Dennis Lehane

 

Sacred

(Kenzie/Gennaro #3)

 

After loving the opener A Drink Before the War, it was nice to enjoy many of Lehane’s strengths without the hamstringing framework of the disappointing sequel Darkness Take My Hand. Nicely paced, enjoyable verbal interplay, a touch of romance, and a femme fatale straight out of Chandler - as is a little reflection on the profundity of the effect of a beautiful woman – reminded me of that transcendent diversion on different types of Blondes in ‘The Long Goodbye’. This is a killer scene in ‘Sacred’, and cleverly manages to make what could have been a tired, sentimental and predictable declaration of love fresh and striking by placing it in a deftly comic context, which still manages to also be plot related:

“…I would have been a dead man in there. She picks guys – almost any guy – and she gets them to do her bidding, whatever that may be.”

“I want to meet this girl,” the woman said, “See if she can get my Leroy to mow the lawn.”

“But that’s what I don’t get,” Angie said. “Guys are that stupid?”

“Yes.”

“What he said,” the woman said, concentrating on her knitting.

“Women and men are different,” I said. “Most of them anyway. Particularly when it comes to their reactions to the opposite sex.” I took her hand in mine. “Desiree passes a hundred guys in the street, at least half of them will think about her for days. And when she passes they won’t just go, ‘Nice face, nice ass, pretty smile,’ whatever. They’ll ache. They’ll want to possess her on the spot, melt into her, inhale her.”

“Inhale her?” she said.

“Yes. Men have a completely different reaction to beautiful women than women do to beautiful men.”

I’ve seen this disparate effect (and perception – notice how nonplussed Angie is with this data: for all the utter worship of the female form in popular culture, a lot of girls still find can’t quite believe it) on occasions where a beautiful woman can ingenuously have a devastating effect on and entire room, thinking she’s just, say, reaching up for something, while she’s effectively just made several men forget how to breathe.

 

The book isn’t perfect, and this scene is more a standout than typical. Again, I think a little tweaking of structure would remedy much of this. ‘Sacred’ hasn’t quite worked out what it’s trying to be. The scale of the baddies (and some of the goodies, such as Bubba) is comic book (Trevor Stone has the wealth, appearance, personality and dialogue of any Batman uber-villian; even the relatively minor ‘church’ (unsatisfactorily too easily resolved) sub-plot organisation has near god-like powers). Yet Lehane still wants to keep the hardboiled cred of the real mean streets. The wise-cracking of the climactic scene, everyone showing how witty they are under extreme danger, really just reduces this to the teen-banter of NCIS type shows, taking away any real suspense or sinew. Moreover at some point the lines blended – they could have been spoken by any of the characters. The casual death of Kenzie’s old boss is one of my pet trope hates (‘Wow – that guy died, and he was such a badass’. No, if he had survived in this dangerous business for as long as he is supposed to, he would never have died so easy).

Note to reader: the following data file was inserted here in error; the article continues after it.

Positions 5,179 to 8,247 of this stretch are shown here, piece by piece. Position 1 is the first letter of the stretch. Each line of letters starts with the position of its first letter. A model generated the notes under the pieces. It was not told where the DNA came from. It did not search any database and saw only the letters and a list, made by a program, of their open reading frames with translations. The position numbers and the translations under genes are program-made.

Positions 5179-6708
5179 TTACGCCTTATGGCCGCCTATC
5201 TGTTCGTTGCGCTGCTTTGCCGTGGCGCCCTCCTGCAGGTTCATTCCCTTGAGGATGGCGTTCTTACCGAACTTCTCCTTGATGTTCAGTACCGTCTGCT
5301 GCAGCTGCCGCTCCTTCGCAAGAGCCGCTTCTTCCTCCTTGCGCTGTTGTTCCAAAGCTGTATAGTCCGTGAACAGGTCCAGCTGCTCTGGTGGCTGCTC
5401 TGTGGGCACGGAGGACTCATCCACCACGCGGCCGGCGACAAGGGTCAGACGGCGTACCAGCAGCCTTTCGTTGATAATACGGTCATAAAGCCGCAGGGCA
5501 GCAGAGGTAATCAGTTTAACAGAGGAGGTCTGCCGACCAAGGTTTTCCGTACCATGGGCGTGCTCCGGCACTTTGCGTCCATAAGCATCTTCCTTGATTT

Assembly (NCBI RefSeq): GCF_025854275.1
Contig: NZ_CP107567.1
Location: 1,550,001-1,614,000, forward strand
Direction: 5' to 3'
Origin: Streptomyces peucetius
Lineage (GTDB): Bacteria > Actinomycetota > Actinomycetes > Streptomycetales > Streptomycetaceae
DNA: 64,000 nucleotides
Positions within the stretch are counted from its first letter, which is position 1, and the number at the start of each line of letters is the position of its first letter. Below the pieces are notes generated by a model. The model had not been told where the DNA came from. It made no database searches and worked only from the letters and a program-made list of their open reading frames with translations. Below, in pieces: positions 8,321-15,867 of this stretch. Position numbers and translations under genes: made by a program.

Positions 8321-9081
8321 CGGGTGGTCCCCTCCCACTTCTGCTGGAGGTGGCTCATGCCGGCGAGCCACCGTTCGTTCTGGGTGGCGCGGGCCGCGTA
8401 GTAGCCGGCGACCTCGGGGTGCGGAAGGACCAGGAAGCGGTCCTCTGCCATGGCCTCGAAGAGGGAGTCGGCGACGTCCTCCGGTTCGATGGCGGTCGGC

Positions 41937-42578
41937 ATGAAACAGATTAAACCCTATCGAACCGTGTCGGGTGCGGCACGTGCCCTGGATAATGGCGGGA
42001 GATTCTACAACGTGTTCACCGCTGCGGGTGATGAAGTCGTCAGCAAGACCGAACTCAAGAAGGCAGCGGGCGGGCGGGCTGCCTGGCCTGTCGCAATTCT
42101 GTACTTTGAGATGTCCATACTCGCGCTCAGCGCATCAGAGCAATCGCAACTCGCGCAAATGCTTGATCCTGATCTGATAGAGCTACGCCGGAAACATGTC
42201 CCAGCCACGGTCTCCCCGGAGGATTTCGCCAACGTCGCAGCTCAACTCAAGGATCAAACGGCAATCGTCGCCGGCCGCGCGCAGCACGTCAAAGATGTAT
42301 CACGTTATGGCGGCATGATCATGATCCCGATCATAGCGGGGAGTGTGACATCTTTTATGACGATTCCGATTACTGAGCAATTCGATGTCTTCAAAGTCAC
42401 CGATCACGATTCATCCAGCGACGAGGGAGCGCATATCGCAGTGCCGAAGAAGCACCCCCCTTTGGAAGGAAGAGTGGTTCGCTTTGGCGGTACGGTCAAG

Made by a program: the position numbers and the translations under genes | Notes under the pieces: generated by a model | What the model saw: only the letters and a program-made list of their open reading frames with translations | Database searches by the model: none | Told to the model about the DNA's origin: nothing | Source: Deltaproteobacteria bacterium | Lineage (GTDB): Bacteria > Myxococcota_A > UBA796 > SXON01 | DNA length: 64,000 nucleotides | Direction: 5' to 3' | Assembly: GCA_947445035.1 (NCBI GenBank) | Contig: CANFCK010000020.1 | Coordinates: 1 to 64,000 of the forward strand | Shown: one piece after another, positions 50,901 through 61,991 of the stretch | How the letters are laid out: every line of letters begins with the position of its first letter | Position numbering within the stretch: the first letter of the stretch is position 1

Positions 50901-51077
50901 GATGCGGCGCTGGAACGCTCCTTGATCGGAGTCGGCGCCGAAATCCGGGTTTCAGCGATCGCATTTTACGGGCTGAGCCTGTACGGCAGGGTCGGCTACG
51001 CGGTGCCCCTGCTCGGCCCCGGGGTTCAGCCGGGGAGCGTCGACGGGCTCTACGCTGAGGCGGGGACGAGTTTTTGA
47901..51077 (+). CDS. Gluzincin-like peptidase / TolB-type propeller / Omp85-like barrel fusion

I’d love to see Lehane reduce his frame – it doesn’t have to be about the FBI’s most wanted or the richest guy in the world or both the city’s most powerful gangs hunting the hero. Marlowe’s cases tended to revolve around relatively small fish, but this enhanced rather than reduced his emotional impact. The reverse is true with Lehane. Throwing in a Moriarty is something you really want to save for just one of your stories (and it was a stroke of genius that even Conan Doyle – a guy with enough credentials as a writer to think he might have pulled it off – never depicted a confrontation with the master criminal). Lehane is a good enough writer to not need to resort to ever increasing monsters to try to impress. He is at his weakest when goes big, his strongest when he keeps things in check, focussing less on spectacle. Power is not scale: a good writer can create more impact out of an argument than a poor one can out of an apocalypse. 

 

Still, I’m mainly there for the ride in a book like this, and the ride and pacing were generally OK. It got me in, was engaging, and the most annoying stuff was mainly towards the end.

 

September 2011